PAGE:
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Raster scan display forms an image with pixel whereas a Random scan display works with Geometric primitives, but even a geometric primitve( a line) is made up of pixels so what is the difference?

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A raster display draws every pixel on the screen in every frame whether there is something to show or not.

A random scan display activates only those pixel which are occupied by an geometric primitive.

So yes, they both use pixels, but the difference is in how they draw the pixels onto the screen.

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  • $\begingroup$ I read that in a raster display a picture is kind-of jaggy but in random we get a smooth line. why and how does this happen when both work on pixel level anyhow? $\endgroup$ – pratik watwani Jan 24 '16 at 14:13
  • $\begingroup$ Both systems produce some aliasing (I think this is what you mean with 'jaggy') on pixel-level since there is only a finite discrete resolution available. I don't know how the amount of aliasing compares, since in the background of a rasterizer geometric primitives also get converted into pixel-grid, and a random scan has to do the same conversion. I can only assume that because a random scan can directly follow the line it is easier to anti-alias. $\endgroup$ – Dragonseel Jan 24 '16 at 14:36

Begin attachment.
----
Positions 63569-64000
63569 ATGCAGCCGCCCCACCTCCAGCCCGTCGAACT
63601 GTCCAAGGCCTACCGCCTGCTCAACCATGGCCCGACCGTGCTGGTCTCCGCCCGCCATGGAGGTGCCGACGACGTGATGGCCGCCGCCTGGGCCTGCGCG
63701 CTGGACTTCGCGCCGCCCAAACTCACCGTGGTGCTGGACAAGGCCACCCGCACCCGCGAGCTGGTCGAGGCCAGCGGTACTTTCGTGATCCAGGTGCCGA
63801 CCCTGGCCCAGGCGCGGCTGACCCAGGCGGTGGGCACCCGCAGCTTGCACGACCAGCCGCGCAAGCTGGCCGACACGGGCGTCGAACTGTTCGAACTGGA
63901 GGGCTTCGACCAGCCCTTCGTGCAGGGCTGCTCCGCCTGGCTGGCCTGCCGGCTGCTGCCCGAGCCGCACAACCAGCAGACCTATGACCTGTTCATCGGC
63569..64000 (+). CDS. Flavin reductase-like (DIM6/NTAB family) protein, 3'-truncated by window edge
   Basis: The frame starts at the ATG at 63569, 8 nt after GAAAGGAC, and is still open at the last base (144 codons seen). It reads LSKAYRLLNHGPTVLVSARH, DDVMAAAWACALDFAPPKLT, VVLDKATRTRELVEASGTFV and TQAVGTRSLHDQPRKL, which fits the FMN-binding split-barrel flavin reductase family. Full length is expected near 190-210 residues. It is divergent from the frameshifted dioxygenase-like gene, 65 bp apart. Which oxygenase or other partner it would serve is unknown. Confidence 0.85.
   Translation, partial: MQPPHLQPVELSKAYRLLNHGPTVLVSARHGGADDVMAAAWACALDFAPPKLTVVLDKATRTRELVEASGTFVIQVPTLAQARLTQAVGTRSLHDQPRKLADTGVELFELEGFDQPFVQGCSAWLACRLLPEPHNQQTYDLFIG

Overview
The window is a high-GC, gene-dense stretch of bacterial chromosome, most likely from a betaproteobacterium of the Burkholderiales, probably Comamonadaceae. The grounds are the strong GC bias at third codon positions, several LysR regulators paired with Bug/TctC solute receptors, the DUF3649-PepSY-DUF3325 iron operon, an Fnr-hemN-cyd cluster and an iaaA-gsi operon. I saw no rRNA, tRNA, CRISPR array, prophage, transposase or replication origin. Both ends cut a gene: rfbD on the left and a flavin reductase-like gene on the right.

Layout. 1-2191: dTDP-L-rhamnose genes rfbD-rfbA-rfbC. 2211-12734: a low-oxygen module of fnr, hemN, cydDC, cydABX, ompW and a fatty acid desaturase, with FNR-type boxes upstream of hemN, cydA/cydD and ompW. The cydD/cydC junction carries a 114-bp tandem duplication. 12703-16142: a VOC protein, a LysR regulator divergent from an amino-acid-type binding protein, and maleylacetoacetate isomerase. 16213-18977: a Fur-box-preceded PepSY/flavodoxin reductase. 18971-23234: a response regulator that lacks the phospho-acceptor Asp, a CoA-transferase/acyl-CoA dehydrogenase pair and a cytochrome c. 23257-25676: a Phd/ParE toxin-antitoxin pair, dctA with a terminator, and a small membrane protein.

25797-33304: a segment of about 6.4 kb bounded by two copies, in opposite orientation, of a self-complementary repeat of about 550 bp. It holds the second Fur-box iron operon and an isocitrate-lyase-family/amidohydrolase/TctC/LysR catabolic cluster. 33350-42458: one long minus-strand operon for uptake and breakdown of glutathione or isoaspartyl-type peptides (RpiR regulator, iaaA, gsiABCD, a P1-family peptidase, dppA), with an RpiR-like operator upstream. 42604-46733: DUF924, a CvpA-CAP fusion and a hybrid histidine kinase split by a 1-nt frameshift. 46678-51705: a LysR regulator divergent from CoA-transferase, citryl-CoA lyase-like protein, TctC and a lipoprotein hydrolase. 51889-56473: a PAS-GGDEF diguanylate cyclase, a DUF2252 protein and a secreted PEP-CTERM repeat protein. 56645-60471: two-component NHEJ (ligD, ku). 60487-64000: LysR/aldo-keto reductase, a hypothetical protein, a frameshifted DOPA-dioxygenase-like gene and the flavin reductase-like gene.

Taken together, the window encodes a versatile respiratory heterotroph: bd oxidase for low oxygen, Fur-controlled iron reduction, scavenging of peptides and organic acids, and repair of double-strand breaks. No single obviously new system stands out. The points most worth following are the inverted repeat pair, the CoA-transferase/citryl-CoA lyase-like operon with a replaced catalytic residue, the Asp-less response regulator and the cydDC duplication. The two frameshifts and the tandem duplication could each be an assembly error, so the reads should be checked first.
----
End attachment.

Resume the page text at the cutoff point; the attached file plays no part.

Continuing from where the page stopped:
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True random scan displays aren't used anymore. They were based on cathode-ray tubes where the electron beam wasn't driven in a scanline pattern but as arbitrary line segments, with "direct access".

The early devices were similar to oscilloscopes, requiring frequent refreshing of the trace. Later appeared the memory devices, able to retain the image without refreshing, so that they could render arbitrarily complex drawings (with the drawback that modifying a part of the image wasn't possible).

They indeed didn't really suffer from jaggies, as they were analogic devices, anyway because of digital-to-analog limitations, they had a finite resolution in practice (typically 1K x 1K, a wonder at the time). They allowed monochrome line drawings only.

These dinosaurs have been superseded by digital frame buffers and raster displays. But sometimes the concepts of random scan and display list are mixed up.

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